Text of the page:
Dubai: It’s sometimes all right to be nervous or anxious about your own performance - these are the reassuring words of Rahul Dravid, ‘The Wall’ of Indian cricket, for the young and aspiring cricketers.
During his long coaching stint with India A and Under-19 India for almost five years, the batting legend had invested his time and energy in grooming some of the finest young talent in the country before he moved on to take up the Head of Cricket Operations’ role at the National Cricket Academy last year. It’s a job profile which he enjoys thoroughly - much as he is always ready with a word of advice for the willing learner.
Speaking to former Indian opener WV Raman, now the national women’s team coach, during a chat in Raman’s Youtube channel ‘Inside Out’, Dravid gave his own example about handling with anxiety in his career. ‘‘Sometimes, it’s good to be anxious about your own career, which means you care," he said. "During my initial years as a player, there was only the Ranji Trophy to do well and no avenues like the IPL - so what I was worried if I would be able to make it as an international cricketer. Then in 1998, I was dropped from the one-day team and had doubts about playing that format for I had always fashioned myself as a Test cricketer.
‘‘Then I realised that I could only control things that is in my control. Meditation helped me a lot in such situations - I practised it more like a life skill."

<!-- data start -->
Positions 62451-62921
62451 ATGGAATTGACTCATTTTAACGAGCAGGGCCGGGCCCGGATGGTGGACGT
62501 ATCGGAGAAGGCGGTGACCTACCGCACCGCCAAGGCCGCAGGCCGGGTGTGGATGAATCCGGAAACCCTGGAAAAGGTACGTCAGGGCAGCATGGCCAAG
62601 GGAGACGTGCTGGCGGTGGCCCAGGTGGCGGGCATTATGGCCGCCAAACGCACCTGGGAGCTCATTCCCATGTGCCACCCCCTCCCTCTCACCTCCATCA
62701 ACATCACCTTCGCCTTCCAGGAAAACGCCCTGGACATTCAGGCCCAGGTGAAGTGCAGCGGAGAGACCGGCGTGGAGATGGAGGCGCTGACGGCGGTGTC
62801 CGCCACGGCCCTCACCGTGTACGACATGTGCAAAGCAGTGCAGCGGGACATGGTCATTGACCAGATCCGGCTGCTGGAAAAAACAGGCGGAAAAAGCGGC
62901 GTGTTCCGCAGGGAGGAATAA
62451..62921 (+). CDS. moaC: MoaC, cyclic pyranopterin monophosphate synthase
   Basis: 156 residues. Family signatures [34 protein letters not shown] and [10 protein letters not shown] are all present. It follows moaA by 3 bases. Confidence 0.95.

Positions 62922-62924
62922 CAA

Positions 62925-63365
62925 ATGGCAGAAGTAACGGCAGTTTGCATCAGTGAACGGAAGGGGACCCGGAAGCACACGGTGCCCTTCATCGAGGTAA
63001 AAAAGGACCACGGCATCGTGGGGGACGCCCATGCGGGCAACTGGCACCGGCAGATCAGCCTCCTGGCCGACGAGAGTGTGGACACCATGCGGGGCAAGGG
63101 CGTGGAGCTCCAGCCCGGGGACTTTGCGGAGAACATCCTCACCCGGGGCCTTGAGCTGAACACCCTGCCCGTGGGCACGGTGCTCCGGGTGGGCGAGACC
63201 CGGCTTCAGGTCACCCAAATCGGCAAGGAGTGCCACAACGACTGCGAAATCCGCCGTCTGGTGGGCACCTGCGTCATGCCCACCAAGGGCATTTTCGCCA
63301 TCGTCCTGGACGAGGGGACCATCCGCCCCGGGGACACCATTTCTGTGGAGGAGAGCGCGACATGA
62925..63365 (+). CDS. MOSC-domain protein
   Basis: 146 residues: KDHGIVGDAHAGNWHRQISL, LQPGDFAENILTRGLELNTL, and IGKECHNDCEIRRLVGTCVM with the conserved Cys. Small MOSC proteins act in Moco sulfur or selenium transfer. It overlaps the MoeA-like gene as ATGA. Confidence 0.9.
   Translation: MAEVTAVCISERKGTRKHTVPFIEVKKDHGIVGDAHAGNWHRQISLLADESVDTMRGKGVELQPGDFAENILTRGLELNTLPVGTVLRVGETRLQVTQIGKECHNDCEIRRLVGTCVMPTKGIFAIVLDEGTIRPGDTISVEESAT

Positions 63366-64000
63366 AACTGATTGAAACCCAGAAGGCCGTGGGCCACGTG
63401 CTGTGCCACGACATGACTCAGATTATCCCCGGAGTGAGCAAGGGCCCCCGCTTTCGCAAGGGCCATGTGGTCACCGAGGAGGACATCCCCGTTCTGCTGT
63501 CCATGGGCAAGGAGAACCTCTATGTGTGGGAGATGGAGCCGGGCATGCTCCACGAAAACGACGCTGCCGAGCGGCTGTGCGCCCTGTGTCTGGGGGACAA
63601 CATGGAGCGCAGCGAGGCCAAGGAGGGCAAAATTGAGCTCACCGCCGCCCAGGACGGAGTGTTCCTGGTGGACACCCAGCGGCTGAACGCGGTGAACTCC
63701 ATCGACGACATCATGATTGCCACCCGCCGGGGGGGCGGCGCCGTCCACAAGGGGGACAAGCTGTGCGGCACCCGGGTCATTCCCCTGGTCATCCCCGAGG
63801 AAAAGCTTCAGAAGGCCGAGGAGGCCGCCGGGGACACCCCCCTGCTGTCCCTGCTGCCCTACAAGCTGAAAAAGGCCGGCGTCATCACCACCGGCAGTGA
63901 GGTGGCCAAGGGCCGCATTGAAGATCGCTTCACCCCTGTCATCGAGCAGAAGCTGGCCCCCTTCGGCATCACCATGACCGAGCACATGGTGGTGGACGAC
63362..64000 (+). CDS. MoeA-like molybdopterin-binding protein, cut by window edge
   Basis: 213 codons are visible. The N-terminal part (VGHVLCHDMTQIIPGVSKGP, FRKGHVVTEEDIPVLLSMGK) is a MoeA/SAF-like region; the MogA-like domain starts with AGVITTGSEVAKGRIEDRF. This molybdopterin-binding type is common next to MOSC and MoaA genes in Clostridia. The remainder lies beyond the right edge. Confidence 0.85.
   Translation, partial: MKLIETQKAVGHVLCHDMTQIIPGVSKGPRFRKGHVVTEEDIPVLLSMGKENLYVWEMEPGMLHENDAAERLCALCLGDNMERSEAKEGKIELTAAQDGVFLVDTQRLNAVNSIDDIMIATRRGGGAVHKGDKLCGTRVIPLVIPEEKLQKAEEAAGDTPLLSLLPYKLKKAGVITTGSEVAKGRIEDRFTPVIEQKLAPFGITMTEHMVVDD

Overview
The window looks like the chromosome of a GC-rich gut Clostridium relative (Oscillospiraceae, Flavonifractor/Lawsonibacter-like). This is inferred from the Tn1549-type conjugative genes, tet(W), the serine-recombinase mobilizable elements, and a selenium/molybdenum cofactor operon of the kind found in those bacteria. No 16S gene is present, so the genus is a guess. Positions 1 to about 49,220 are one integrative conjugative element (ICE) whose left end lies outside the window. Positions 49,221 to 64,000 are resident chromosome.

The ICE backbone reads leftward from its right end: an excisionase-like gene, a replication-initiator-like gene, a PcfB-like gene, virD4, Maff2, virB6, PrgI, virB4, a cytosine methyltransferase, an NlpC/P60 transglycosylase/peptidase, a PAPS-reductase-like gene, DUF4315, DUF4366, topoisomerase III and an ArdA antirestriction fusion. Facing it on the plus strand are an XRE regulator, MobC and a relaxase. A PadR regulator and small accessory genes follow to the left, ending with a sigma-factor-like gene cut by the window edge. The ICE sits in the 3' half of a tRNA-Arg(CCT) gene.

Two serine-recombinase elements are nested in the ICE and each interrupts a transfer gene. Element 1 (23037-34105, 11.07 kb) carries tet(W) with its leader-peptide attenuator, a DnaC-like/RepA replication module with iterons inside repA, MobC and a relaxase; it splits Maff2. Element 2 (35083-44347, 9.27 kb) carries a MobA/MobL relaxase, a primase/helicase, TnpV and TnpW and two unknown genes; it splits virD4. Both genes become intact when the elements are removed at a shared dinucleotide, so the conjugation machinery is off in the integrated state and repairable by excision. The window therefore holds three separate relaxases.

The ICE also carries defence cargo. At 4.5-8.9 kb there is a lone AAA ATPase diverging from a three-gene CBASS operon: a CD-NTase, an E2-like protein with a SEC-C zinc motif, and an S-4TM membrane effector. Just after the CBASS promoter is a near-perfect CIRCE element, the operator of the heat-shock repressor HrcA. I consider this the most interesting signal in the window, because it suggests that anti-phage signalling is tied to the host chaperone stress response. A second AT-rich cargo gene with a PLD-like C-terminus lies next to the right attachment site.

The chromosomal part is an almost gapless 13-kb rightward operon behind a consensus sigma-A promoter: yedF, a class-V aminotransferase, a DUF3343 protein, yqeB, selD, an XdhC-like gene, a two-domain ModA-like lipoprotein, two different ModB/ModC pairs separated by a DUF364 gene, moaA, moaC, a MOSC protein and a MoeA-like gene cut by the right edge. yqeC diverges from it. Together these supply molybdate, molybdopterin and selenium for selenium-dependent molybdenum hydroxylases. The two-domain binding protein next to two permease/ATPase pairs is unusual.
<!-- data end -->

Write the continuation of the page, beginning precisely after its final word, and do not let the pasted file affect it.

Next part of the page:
Look up the list of Indian stars in recent years - Hanuma Vihari, Manish Pandey, Shreyas Iyer or the audacious bunch under Prithvi Shaw which won the Youth World Cup in 2018 under Dravid’s fold - and the sense of awe in their voice about him is hard to miss. ‘‘When you are in the developmental side of coaching, you often don’t have to worry about the immediate results and can look at the bigger picture. What I had tried to do was to rotate those squads and give the players as much opportunity as possible,’’ Dravid said.
It was not as if though Dravid had plunged straight into coaching after the quitting from international cricket in 2012. He was still very much a part of the IPL, following which there was a stint at the commentary box before he was handpicked to develop the junior talent by the late Jagmohan Dalmiya, then the BCCI president. ‘‘Towards the back-end of my career, I was fortunate to enjoy a captain-cum-player’s role with the IPL franchise Rajasthan Royals. It involved a bit of managerial kind of a role with me being part of their the auction etc and I felt I liked the coaching side of things,’’ Dravid said.
One of the known virtues of Dravid was his power of focus and concentration at the crease in building innings throughout his career. Replying to a query if it can be developed or it’s an inborn trait, Dravid observed: ‘‘It can certainly be developed over a period of time but one has to be careful about not overdoing it.It’s important to have this ability to switch off or switch on - something which I learnt by watching other cricketers in the dressing room during my county stint with Kent.
‘‘Since I was an intense person by nature, I tried hard to shake off worrying about my performance as it would otherwise drain me out. I had to learn to do it, especially when in international cricket - and that’s where I picked up reading. For me, books worked better for unwinding than movies or a chat with friends,’’ he added.